Managing a global supply chain is a difficult endeavor. There are many different functions, processes and supplier relationships to oversee. Companies must ensure business operations are efficient and productive and make sure the organization is complying with all safety and quality regulations. Adding to that pressure is the increased scrutiny many multinational corporations have faced, both from regulators and consumers, pertaining to unethical work conditions.
The Human Rights Outlook 2016 report just published by Verisk Maplecroft revealed the top risks for supply chains this year. Leading the list are mitigating issues related to forced labor and improving traceability and transparency levels.
It has always been important for companies to demonstrate social responsibility and best practices. However, the subject has become especially prominent after an abundance of high profile cases of unfair labor and inhumane working conditions were uncovered. As investigators and the public crack down on such occurrences along supply chains, businesses are presented with an accumulating amount of compliance issues. Failing to reveal what measures have been taken to resolve modern slavery in its operations will put a company at both financial and reputational risk.
"The risks for business are amplified by increasing public scrutiny of unmapped tiers of the supply chain and benchmarking of company human rights performance," Verisk Maplecroft Principal Human Rights Analyst Dr. Alexandra Channer stated. "Damage to hard-earned brand equity, consumer backlash and divestment by ethically focused investors pose real threats to companies who are found to be knowingly or unknowingly complicit in abuses."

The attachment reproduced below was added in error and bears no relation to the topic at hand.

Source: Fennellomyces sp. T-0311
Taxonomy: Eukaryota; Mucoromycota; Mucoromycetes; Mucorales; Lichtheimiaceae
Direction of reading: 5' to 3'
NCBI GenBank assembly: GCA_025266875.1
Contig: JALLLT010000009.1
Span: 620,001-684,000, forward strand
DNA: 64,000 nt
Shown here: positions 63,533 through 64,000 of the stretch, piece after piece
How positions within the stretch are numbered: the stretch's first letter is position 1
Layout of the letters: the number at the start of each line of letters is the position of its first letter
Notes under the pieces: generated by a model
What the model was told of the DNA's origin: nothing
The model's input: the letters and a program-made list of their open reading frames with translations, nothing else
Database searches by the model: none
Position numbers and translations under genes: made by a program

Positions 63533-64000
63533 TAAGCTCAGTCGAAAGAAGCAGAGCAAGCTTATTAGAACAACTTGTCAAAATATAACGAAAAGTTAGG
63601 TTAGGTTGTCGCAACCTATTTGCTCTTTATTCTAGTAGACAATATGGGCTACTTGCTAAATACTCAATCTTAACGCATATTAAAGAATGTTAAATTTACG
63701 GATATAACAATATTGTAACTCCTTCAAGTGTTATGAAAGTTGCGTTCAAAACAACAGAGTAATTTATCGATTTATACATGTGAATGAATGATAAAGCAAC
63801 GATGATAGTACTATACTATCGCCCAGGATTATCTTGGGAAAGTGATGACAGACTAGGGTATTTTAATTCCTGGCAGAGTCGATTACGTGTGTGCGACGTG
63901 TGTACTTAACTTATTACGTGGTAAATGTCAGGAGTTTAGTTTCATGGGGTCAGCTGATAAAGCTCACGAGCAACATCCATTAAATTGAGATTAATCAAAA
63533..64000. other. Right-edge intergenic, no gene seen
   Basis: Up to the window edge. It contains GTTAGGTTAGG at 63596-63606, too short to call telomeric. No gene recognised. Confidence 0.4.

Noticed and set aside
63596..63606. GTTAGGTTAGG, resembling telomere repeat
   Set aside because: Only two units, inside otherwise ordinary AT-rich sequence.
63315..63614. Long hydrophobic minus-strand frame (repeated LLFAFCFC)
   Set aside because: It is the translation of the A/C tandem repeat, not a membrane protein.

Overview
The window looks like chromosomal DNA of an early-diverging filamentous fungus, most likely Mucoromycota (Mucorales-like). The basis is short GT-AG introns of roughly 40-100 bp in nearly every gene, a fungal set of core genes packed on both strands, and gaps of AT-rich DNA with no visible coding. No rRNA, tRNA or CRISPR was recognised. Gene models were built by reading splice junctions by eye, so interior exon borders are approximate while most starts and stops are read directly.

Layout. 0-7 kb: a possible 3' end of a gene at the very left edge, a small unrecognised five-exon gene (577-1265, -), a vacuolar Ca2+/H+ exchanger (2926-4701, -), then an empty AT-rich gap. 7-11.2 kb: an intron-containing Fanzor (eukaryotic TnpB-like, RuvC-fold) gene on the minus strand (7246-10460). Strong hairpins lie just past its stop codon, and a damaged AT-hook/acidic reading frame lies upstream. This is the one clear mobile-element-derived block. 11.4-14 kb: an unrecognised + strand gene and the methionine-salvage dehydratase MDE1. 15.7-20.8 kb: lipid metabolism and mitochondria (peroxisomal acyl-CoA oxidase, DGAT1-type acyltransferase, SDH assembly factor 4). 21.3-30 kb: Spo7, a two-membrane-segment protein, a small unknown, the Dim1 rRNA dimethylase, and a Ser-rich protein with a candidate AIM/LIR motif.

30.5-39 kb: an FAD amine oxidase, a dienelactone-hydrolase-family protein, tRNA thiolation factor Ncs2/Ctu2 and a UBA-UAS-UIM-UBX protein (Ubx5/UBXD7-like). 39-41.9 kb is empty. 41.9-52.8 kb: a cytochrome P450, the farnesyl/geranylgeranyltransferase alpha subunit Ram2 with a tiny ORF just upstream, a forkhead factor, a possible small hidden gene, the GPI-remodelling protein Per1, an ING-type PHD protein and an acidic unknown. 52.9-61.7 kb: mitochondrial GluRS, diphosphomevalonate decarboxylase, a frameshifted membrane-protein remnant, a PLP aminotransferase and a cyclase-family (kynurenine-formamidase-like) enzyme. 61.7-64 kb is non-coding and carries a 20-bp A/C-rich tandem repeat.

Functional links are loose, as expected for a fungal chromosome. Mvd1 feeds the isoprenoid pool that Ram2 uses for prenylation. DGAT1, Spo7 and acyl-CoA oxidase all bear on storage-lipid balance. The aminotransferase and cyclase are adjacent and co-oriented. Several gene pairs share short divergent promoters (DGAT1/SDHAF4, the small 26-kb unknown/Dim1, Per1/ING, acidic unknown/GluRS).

The problem is not so much that businesses are unwilling to comply with mandatory reporting and audits but, rather, that many are unable to due to a lack of supply chain visibility. According to the 2015 Supply Chain Resilience Report, published by Zurich Insurance and the Business Continuity Institute, the majority of companies, or 72 percent, don't have complete visibility. This is a troubling statistic, considering 50 percent of the participants said direct, or Tier 1, suppliers were the main cause of disruptions.
Furthermore, the Human Rights Outlook report revealed that, because many companies are currently unable to monitor supply chain tiers beyond immediate suppliers, most will struggle to meet the increasing expectations that come with mandatory reporting regulations.
One area that the source indicated will be extremely important for businesses to enhance transparency in is the manufacturing of metals and minerals, such as tantalum, tungsten and tin, frequently used in components of electronics and automobiles. There have been a number of cases over the past few years in which well-known technology brands, such as Sony, were accused of using parts sourced from child labor mines in the Democratic Republic of Congo. Apple, Inc. has also been dealt its fair share of scrutiny for inhumane working conditions.
Supply chain solutions
To reduce risks, avoid reputation damage and minimize susceptibility to non-compliance penalties, it is imperative that companies be proactive in uncovering, reporting and correcting any and all occurrences of unethical behavior along supply chains. In order to do this, however, they must first adopt efficient strategies for increasing visibility and managing supplier relationships.
The Human Rights Outlook report indicated that a collaborative effort between a number of parties, from government bodies and human rights organizations to stakeholders and suppliers, will be needed to resolve these issues. It also suggested that, to better identify and correct unfair practices, companies should train workers and monitor suppliers. In addition, global supply chains are encouraged to leverage innovative tools and solutions, such as audit technologies, that will help enhance transparency and traceability.